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The Joy Beneath the Rough (Soil)

Kino Maravillas is a senior who is majoring in Biology. He was awarded a Fall 2018 Independent Grant which he used to conduct research on the Milpa soil microbiome under Dr. Nicole Gerardo


The philosophy of scientific research is something I’ve always embodied but could never fully express until I entered Emory. Curiosity, gaining an understanding of the complex, interdependent systems that drive our world, has always driven me to read that extra chapter, linger on that leaf blade in the distance for just a few more minutes, and ponder on that lofty thought that you know will eventually lead somewhere solid. This curiosity was always in the back of my mind; coming into Emory, I applied to the Scholarly Inquiry and Research (SIRE)program knowing I would finally get to apply this with a lab coat donned. Through my freshman and junior years I’ve been exposed to the grit of day-to-day research, from painstakingly formatting data figures to public speaking at the annual Emory undergraduate symposiums

Research Profile- Mustafa Hassoun


Mustafa is an Emory senior from Huntsville, Alabama. He is double majoring in Middle Eastern and South Asian Studies (MESAS) and Political Science. After Emory he plans to attend law school.  While at Emory’s Oxford campus, Mustafa completed an honors research project focused on ethnic minority leaders and miss killings in the context of civil war. Now Mustafa is able to continue this research through his senior thesis. His current project focuses on the 1991 Uprisings in Southern Iraq. His goal is to distinguish the uprisings as a seminal moment in modern Iraqi and modern Shia history. Mustafa credits the wealth of resources in Emory’s libraries and the wonderful professors in the MESAS department for the ability to conduct this research. He says the most valuable aspect of his research has been “challenging my preconceived notions about the Middle East, where my parents come from. I learned to distinguish between certifiable facts and what I have been brought up to understand and believe”. He believes research like his will be able to dispel ignorance and aid the progress of society.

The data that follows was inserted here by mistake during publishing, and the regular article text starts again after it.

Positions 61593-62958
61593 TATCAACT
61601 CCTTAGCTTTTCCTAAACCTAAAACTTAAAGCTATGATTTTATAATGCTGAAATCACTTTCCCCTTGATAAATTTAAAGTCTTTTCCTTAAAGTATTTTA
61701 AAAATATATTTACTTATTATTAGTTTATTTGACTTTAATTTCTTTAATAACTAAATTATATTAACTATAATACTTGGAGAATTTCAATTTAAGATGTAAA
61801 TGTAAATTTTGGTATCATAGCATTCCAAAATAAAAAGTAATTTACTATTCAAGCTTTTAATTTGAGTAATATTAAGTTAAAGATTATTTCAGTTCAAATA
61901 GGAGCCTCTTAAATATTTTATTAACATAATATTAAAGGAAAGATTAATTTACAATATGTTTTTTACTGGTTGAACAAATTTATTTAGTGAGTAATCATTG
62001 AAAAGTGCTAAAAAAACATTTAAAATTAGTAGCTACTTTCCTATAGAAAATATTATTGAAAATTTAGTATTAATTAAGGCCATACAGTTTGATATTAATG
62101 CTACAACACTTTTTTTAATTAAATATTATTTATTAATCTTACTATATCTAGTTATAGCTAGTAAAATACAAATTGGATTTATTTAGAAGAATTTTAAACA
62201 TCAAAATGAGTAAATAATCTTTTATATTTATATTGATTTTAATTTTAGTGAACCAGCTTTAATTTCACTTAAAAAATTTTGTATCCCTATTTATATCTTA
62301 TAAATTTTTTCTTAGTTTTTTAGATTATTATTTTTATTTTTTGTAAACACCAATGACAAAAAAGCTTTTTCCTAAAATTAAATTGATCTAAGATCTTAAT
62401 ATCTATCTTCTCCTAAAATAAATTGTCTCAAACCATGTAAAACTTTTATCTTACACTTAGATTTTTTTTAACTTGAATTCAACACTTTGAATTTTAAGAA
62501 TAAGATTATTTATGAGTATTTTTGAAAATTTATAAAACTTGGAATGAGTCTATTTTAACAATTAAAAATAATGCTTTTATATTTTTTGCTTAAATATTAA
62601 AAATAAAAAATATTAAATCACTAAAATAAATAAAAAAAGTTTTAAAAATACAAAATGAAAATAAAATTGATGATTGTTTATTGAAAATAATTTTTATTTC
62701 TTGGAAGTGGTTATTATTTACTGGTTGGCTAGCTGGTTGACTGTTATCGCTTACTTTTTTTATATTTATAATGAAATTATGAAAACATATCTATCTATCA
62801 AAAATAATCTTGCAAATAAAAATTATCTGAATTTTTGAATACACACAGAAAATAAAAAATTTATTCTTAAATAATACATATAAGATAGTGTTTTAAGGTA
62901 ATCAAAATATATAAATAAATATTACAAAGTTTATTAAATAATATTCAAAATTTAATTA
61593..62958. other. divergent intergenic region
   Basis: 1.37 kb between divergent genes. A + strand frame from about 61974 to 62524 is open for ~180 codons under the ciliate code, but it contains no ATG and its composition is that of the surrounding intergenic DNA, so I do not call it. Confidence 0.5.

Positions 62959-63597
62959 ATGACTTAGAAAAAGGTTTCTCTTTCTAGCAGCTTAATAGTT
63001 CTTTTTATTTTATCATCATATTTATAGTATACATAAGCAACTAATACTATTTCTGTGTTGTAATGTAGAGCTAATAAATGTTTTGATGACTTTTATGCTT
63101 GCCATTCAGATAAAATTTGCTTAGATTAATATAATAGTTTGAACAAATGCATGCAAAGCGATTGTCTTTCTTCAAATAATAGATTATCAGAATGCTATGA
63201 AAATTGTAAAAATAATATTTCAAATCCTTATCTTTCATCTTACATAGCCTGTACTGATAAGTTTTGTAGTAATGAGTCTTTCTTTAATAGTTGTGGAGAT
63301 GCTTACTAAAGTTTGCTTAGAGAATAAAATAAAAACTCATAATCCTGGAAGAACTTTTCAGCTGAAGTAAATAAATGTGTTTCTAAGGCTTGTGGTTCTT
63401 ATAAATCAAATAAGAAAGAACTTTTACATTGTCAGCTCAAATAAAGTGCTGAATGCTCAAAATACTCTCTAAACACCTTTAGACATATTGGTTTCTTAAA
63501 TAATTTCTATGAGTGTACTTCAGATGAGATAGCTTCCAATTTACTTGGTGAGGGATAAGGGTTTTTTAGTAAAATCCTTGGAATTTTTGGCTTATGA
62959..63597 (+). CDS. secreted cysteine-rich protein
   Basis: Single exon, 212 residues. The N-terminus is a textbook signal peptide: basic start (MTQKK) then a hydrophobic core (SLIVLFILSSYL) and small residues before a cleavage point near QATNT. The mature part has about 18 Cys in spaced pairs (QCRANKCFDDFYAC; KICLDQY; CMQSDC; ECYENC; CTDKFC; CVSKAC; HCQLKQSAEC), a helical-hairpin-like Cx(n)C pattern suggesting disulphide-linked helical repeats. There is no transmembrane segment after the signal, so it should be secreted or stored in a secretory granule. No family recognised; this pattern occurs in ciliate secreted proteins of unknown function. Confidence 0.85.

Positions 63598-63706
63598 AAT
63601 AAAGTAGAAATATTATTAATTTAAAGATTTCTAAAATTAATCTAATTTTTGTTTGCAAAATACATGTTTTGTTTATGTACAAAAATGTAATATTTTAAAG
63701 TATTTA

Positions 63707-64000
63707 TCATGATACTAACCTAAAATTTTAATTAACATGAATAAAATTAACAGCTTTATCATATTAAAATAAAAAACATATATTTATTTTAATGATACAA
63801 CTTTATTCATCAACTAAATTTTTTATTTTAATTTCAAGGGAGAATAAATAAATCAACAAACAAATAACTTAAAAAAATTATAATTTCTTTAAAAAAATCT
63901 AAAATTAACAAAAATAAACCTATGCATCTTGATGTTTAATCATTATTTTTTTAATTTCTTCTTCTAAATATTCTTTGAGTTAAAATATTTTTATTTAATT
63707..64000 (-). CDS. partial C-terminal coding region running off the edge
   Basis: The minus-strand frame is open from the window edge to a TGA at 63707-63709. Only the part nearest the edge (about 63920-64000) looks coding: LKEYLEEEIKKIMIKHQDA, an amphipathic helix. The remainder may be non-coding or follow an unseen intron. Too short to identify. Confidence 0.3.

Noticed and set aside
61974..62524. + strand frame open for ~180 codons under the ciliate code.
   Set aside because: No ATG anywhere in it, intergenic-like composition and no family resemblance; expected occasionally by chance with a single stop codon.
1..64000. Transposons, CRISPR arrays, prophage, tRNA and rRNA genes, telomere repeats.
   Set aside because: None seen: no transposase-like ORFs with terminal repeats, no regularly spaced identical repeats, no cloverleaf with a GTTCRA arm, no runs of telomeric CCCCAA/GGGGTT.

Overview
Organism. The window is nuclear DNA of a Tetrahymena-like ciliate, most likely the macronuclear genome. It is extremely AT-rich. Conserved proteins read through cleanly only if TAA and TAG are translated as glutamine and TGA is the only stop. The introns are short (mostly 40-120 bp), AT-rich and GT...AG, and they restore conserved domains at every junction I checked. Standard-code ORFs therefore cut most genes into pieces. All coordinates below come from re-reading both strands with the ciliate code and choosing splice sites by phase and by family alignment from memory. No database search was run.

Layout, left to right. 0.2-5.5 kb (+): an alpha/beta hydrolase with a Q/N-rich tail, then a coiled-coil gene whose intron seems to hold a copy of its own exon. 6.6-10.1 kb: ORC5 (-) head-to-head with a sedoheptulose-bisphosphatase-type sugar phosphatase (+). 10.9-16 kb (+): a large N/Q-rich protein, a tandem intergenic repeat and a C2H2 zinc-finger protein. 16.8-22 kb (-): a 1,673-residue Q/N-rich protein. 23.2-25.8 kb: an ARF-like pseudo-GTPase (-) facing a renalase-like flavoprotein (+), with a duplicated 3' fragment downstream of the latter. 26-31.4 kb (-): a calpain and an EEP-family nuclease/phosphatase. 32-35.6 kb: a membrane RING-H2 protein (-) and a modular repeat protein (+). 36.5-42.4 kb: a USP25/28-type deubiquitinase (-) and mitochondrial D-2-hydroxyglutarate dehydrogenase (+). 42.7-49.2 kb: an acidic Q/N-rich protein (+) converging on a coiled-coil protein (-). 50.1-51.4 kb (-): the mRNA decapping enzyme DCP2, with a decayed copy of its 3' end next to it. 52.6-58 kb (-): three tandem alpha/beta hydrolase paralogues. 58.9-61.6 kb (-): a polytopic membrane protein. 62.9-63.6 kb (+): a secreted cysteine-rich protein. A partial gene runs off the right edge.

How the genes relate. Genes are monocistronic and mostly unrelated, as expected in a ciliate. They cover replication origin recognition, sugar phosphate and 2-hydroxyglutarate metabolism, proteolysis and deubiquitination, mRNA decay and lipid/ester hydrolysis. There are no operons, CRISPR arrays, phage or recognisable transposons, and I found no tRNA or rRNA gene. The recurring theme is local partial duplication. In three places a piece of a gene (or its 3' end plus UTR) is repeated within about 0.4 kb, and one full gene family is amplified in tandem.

On the Path to be a Researcher

Veronica Vazquez Olivieri is a senior who is majoring in Psychology. She was awarded a Fall 2018 Independent Grant which he used to conduct research on the social significance of speaking styles under Dr. Lynne Nygaard. 

For someone who wants to pursue a doctoral program after graduation, applying and receiving funding from Emory’s Undergraduate Research Program is a great scaffolding step. Participating in independent research has been gratifying and valuable since the very beginning of the applicationprocess primarily because you have to write a formal proposal of your research. Furthermore, it exposes you to the importance of conducting ethical research when thinking about how you will treat and test participants. Most importantly, it confers a sense of responsibility and autonomybecause you are no longer assisting someone’s research, rather you are the lead researcher and the obtained outcomes will reflect the amount of work you invested.  As a researcher, I am intrigued by how social factors influence our perceptions, judgements, and behaviors.These interests led me to seek out an honors thesis mentored by Dr. Lynne Nygaard that permitted me to study the social influences that affect an individual’s perception of speech. 

Featured Undergraduate Researcher- Camilla Reed-Guevara

Our featured student researcher of the month is Camila Reed-Guevara, a senior Classics and Philosophy major who focuses on ethics. As a prior SURE student, conference grant recipient, and a current Mellon Mays Undergraduate fellow, she has had a unique experience in undergraduate research. 


A Semester of Mistakes, Miracles, and Medulloblastoma


Nithya Shanmugam is a Sophomore who is majoring in Neuroscience. She was awarded a Fall 2018 Independent Grant which he used to conduct research on the role of microglial cell polarization in medulloblastoma therapy under Dr. Anna Kenney. 
Dear Future Researcher,
If you can take away one thing from this post, understand this: Your research may not always be successful in your eyes, but it will always be interesting and driven by curiosity. Whether you’re studying C. elegans, mesenchymal stem cells, or immune system brain cells (like me!), know that there is always something to be found – a cell to target, a receptor to inhibit, or a pathway to stimulate.